In addition to the three main projects, researchers at the new center will collect and characterize air pollution data for use by all the investigators

"Results from this important environmental health research will provide much needed information to protect human health and to safeguard the natural environment," said Paul Anastas, EPA's assistant administrator in the Office of Research and Development.


'/>"/>

Contact: Jason Cody
codyja@msu.edu
517-432-0924
Michigan State University
Source:Eurekalert  

Related biology news :

1. Protecting ecosystems, pollution remediation goals of research at UH
2. Pollution with antibiotics leads to resistant bacteria
3. Pollution tax rebates little help for low-income workers
4. University of Miami scientists find new way to estimate global rainfall and track ocean pollution
5. Morning-after spike in ozone air pollution from Super Bowl XLV?
6. Findings on pollution damage to human airways could yield new therapies
7. Dodds contributes to new national study on nitrogen water pollution
8. Virginia Tech engineer identifies new concerns for antibiotic resistance, pollution
9. Plants play larger role than thought in cleaning up air pollution
10. Sediment pollution should be included in water quality assessment
11. National study finds strong link between diabetes and air pollution
Post Your Comments:
*Name:
*Comment:
*Email:
Related Image:
Hold your breath: Air pollution plays role in cardiac, metabolic diseases
(Date:5/16/2016)... , May 16, 2016   EyeLock LLC , ... announced the opening of an IoT Center of Excellence ... and expand the development of embedded iris biometric applications. ... level of convenience and security with unmatched biometric accuracy, ... identity aside from DNA. EyeLock,s platform uses video technology ...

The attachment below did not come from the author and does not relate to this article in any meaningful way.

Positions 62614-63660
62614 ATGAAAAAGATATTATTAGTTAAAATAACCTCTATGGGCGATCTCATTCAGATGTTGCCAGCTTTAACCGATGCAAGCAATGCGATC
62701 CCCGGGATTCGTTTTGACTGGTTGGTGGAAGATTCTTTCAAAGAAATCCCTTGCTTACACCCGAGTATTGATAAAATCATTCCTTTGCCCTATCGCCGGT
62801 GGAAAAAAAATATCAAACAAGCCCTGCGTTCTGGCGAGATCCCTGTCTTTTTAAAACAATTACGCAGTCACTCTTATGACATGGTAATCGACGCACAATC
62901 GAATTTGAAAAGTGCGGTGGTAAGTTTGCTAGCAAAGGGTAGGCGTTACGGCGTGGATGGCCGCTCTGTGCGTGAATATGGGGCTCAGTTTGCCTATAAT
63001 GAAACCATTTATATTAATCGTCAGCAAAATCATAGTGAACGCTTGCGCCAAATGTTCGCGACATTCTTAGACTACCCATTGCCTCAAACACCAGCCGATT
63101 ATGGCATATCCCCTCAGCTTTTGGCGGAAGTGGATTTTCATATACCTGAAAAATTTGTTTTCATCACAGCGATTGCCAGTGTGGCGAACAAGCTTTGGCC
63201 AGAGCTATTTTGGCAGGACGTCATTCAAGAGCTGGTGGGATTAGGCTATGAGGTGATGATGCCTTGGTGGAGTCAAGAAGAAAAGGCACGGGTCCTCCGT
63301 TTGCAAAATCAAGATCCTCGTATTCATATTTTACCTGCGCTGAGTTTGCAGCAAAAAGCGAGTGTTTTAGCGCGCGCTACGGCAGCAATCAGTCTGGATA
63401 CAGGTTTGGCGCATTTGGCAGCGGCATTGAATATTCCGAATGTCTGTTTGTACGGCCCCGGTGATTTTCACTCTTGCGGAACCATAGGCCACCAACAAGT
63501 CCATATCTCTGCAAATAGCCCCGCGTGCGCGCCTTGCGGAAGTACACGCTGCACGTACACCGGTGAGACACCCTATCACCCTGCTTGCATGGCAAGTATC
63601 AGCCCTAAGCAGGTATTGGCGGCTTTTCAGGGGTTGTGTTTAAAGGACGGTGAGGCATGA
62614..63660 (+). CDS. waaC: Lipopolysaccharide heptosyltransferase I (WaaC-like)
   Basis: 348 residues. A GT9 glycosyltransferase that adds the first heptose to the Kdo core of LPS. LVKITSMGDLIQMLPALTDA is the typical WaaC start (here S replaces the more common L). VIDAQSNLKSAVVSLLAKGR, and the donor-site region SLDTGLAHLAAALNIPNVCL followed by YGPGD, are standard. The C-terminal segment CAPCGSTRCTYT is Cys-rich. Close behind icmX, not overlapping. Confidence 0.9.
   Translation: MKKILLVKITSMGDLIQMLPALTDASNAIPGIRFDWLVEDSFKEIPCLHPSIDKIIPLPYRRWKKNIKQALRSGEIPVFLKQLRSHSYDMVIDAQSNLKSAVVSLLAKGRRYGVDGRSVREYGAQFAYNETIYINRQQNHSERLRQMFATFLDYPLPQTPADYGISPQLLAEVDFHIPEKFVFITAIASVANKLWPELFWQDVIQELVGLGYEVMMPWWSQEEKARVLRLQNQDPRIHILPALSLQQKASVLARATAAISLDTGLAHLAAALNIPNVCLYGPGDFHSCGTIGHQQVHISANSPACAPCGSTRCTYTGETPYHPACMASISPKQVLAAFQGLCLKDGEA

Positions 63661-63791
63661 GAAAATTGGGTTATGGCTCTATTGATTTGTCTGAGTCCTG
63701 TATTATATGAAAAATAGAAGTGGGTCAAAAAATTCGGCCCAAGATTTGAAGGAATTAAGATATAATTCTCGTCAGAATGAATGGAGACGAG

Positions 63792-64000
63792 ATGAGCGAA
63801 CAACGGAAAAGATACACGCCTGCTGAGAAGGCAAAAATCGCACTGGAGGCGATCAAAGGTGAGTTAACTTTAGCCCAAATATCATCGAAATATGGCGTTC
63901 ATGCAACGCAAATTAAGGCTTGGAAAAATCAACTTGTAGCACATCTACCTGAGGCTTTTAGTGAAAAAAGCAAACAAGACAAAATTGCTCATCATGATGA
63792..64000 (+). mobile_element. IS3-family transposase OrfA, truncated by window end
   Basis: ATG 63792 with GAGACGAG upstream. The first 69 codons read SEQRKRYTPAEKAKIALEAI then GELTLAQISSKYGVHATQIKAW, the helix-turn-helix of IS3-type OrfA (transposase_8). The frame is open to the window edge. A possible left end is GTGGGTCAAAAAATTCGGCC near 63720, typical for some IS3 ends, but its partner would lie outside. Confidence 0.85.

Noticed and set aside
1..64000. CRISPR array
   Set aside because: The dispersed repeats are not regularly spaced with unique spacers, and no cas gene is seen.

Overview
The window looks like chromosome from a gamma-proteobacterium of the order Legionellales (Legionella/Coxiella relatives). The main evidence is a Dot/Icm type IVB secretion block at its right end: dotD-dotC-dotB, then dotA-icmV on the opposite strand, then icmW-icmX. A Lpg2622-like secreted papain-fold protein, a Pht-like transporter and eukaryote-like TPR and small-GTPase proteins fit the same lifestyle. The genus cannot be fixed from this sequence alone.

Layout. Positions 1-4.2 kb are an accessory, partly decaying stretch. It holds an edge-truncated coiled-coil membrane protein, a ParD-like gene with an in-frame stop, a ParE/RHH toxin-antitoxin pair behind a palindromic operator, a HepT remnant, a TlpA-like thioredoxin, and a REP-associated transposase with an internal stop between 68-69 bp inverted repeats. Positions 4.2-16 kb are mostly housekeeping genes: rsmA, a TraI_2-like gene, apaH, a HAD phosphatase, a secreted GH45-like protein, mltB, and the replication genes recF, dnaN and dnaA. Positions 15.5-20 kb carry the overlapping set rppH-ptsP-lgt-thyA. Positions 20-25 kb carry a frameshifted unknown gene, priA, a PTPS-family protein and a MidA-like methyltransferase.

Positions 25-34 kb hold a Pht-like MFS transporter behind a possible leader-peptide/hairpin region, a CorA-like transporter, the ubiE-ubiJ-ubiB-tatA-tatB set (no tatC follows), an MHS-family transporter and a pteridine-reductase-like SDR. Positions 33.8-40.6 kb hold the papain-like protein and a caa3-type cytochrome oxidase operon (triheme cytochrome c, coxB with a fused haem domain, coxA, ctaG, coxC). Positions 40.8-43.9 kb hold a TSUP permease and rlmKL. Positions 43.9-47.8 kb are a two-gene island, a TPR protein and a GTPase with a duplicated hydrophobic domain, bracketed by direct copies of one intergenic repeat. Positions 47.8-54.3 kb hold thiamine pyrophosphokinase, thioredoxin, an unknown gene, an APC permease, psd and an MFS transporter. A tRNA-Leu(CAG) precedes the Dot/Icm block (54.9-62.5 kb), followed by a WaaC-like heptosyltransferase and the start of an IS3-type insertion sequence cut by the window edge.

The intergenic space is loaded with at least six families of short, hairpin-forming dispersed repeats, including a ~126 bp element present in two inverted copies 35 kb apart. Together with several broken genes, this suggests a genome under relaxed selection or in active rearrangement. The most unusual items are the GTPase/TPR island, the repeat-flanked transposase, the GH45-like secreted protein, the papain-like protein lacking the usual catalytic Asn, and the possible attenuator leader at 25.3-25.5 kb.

(Date:4/28/2016)... India , April 28, 2016 ... Infosys (NYSE: INFY ), and Samsung SDS, a ... that will provide end customers with a more secure, ... services.      (Logo: http://photos.prnewswire.com/prnh/20130122/589162 ) , ... services, but it also plays a fundamental part in enabling ...
(Date:4/19/2016)... UAE, April 20, 2016 The ... as a compact web-based "all-in-one" system solution for all ... fingerprint reader or the door interface with integration authorization ... access control systems. The minimal dimensions of the access ... into the building installations offer considerable freedom of design ...
Breaking Biology News(10 mins):
(Date:6/23/2016)... -- The Prostate Cancer Foundation (PCF) is pleased to announce 24 new ... prostate cancer. Members of the Class of 2016 were selected from a pool ... Read More About the Class of 2016 PCF Young Investigators ... ... ...
(Date:6/23/2016)... , June 23, 2016   EpiBiome , a ... $1 million in debt financing from Silicon Valley Bank ... automation and to advance its drug development efforts, as ... facility. "SVB has been an incredible strategic ... services a traditional bank would provide," said Dr. ...
(Date:6/23/2016)... (PRWEB) , ... June 23, 2016 , ... STACS DNA ... Technical Leader at the Arkansas State Crime Laboratory, has joined STACS DNA as a ... STACS DNA team,” said Jocelyn Tremblay, President and COO of STACS DNA. “In further ...
(Date:6/23/2016)... , June 23, 2016 Apellis ... Phase 1 clinical trials of its complement C3 ... single and multiple ascending dose studies designed to ... (PD) of subcutaneous injection in healthy adult volunteers. ... (SC) either as a single dose (ranging from ...
Breaking Biology Technology: